Parks Talley – Killing a Hot Bee Hive

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Beekeeping, like every other activity, has its own dos and don’ts. Beginning beekeeping usually involves buying bees and the equipment that is needed. Nevertheless, some people who are beginning this hobby usually make a few blunders. It is okay to make mistakes, and also this post can help new beekeepers avoid making exactly the same mistakes others have before.

Here are three blunders which every beekeeper should prevent:

1. Not understanding the best time to begin a beekeeping business or avocation can prove to be a calamity. It can lead to a lack of cash and your bees. Winter is the worst possible time to start, since most bees perish during the winter. This would drive a beekeeper to buy a new batch of bees, which would be more expensive money. Autumn is another lousy time to start beekeeping, since you will find fewer blooms, hence a smaller amount of honey harvested. The best time to start beekeeping is during summer, which can be the time of the year where there are plenty of blooms that are blooming.

2. Purchasing used gear and old books. This can be a familiar error made by many beginning beekeepers. Buying used equipment and old beekeeping books is not a great thought, although it is clear that one would desire to conserve money as much as possible. First, used gear can come with “familial” problems. The extractor outlet might have a flow, or the uncapping knife mightn’t be sharp enough to uncap all the wax in one go. This would definitely impact the quality of one’s honey, which isn’t an ideal scenario especially if a beekeeper is intending to commence a honey-selling business. Second, old novels can provide out-of-date info on beekeeping. One might be stuck using the conventional approach when there are better and faster means to keep beehives and fabrication honey.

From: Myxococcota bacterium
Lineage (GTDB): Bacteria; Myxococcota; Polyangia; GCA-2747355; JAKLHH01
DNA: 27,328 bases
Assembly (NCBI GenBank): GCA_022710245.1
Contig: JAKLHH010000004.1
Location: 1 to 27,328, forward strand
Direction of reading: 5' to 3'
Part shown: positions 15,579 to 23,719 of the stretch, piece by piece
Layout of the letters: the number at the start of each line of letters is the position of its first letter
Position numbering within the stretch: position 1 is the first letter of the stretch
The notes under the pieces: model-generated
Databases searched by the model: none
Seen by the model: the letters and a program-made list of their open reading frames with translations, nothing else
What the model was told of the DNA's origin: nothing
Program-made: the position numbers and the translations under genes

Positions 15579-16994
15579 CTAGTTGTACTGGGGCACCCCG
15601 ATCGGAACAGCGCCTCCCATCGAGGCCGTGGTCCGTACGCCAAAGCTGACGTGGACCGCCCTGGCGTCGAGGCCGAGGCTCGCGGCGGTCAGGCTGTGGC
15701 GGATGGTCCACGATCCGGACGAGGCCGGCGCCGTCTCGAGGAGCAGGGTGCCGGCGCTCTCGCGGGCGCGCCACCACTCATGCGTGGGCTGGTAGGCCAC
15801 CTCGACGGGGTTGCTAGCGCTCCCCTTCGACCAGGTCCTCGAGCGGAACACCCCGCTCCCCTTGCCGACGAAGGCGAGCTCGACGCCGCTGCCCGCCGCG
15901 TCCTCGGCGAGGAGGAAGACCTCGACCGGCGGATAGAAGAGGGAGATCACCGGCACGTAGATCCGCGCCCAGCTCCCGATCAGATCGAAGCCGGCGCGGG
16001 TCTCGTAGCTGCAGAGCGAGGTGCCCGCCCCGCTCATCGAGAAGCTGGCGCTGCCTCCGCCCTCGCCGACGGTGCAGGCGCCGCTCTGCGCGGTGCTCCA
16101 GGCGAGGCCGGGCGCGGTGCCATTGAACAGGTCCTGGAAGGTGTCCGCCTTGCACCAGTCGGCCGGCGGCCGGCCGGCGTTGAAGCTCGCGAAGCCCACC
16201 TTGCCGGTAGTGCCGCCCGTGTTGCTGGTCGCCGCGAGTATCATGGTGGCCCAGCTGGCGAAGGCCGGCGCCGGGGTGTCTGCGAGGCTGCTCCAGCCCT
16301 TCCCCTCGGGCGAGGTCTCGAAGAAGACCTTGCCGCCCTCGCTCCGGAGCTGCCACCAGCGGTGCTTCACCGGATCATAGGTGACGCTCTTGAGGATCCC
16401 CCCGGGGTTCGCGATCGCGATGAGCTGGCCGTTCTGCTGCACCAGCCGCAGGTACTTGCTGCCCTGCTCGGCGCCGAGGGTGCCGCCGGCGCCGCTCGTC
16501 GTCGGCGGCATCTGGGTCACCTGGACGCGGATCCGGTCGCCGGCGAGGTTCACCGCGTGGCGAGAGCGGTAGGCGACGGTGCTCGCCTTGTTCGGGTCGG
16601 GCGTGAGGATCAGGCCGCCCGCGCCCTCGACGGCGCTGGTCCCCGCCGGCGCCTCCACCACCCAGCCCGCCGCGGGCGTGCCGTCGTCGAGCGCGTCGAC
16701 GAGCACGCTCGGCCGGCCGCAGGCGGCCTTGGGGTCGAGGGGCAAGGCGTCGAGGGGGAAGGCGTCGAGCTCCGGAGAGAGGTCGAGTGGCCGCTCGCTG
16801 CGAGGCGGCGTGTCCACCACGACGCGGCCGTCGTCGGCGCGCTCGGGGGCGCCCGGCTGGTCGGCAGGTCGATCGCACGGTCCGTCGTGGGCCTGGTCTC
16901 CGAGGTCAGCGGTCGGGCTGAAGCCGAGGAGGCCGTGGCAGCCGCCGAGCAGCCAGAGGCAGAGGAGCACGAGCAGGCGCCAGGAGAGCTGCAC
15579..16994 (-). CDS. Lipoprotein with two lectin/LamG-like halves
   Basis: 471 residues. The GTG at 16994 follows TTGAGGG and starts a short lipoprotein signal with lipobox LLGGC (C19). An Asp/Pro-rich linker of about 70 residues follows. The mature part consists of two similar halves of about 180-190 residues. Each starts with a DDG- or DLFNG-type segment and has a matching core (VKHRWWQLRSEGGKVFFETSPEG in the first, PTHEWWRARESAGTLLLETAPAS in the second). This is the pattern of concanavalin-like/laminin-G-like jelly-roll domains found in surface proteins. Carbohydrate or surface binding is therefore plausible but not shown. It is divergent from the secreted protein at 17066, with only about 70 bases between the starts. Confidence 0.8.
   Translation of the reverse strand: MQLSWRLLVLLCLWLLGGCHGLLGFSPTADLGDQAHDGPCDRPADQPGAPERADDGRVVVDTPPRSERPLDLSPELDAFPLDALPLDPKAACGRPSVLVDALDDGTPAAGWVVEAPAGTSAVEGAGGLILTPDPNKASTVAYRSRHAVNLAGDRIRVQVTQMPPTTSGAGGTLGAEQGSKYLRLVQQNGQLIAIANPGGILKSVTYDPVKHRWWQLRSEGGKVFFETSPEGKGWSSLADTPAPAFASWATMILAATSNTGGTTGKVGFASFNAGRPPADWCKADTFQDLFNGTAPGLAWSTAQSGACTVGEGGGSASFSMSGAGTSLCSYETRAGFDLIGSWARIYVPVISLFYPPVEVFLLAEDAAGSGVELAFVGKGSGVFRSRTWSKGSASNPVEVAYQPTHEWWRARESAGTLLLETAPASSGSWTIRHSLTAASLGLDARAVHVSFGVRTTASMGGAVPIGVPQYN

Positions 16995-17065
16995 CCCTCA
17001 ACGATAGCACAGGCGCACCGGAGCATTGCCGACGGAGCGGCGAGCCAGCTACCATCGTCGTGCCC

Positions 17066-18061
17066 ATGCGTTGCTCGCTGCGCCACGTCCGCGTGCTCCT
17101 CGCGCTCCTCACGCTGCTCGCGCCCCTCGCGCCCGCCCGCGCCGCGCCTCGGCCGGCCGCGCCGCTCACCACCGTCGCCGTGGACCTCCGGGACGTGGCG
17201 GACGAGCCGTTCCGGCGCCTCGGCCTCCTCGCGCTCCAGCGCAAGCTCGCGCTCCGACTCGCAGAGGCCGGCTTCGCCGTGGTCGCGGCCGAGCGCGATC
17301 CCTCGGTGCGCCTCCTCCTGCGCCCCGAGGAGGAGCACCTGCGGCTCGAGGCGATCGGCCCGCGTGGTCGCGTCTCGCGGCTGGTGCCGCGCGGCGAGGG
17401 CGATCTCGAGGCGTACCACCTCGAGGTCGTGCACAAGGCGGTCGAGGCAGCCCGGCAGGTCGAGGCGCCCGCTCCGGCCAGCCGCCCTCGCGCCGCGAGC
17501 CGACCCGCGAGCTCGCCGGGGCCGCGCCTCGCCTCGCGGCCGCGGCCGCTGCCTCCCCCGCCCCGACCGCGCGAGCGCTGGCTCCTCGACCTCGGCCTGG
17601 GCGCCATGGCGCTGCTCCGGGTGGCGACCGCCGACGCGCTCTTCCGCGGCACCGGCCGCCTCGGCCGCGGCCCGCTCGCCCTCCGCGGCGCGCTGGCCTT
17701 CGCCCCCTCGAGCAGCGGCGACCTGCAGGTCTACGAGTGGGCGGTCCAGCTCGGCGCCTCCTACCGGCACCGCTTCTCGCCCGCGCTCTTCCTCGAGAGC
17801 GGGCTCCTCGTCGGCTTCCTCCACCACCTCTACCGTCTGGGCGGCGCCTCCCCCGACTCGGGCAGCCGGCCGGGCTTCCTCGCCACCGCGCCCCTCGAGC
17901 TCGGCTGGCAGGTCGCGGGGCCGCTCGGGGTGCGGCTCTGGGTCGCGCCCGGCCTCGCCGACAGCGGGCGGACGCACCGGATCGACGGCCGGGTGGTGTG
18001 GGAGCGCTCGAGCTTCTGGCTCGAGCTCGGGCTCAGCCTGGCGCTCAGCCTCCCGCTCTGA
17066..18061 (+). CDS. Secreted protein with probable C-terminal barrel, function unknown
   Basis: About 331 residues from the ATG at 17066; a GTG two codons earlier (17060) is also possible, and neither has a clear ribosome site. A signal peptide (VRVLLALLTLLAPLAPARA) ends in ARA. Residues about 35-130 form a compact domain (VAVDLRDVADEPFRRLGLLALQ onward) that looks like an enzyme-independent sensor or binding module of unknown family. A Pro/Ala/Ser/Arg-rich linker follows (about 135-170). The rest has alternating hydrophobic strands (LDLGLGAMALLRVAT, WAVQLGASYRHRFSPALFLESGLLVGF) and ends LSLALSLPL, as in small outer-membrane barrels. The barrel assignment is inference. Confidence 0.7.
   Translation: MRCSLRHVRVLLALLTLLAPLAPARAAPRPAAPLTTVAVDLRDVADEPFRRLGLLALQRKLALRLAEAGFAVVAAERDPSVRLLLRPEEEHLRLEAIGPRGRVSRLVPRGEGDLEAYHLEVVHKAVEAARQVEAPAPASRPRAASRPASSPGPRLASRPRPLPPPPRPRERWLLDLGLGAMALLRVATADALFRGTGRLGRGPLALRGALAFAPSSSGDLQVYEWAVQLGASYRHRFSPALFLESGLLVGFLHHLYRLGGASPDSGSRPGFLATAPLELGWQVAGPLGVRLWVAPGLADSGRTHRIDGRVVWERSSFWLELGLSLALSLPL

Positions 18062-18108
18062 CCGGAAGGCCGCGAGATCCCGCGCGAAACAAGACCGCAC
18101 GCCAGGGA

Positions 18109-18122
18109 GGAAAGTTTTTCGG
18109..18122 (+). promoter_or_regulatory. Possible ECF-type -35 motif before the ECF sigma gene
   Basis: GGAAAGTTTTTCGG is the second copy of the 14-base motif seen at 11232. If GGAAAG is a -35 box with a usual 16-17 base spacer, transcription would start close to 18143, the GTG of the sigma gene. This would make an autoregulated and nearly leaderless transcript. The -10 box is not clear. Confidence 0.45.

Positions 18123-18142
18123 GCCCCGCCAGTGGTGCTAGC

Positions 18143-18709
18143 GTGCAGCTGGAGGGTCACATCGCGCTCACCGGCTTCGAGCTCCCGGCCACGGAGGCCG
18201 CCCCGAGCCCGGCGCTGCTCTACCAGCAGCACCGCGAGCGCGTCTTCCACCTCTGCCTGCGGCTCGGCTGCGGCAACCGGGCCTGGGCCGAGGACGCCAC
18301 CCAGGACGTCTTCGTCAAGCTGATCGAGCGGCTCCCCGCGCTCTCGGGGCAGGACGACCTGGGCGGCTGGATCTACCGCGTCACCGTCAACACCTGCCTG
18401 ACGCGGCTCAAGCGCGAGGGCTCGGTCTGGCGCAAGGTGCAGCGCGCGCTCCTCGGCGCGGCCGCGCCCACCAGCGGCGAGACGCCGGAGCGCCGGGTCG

3. Refraining from buying protective equipment. Think about this. He/she’ll most likely come out as a pincushion with all the bee stingers, if one does not wear protective gear when managing the hives and amassing the honeycombs. Protective gear is expensive, yes, but it is going to help beekeepers avert spending medical bills.

These three errors have been presented here to help they are avoided by future beekeepers. It’s best to consult a specialist beekeeper before getting started beekeeping. If purchasing a particular item seems overly high-priced, consistently think about the end cost ( in case that they do not purchase this item now, will it cost them more later on?). Finally, it’s up to the individual to decide the best plan of action.

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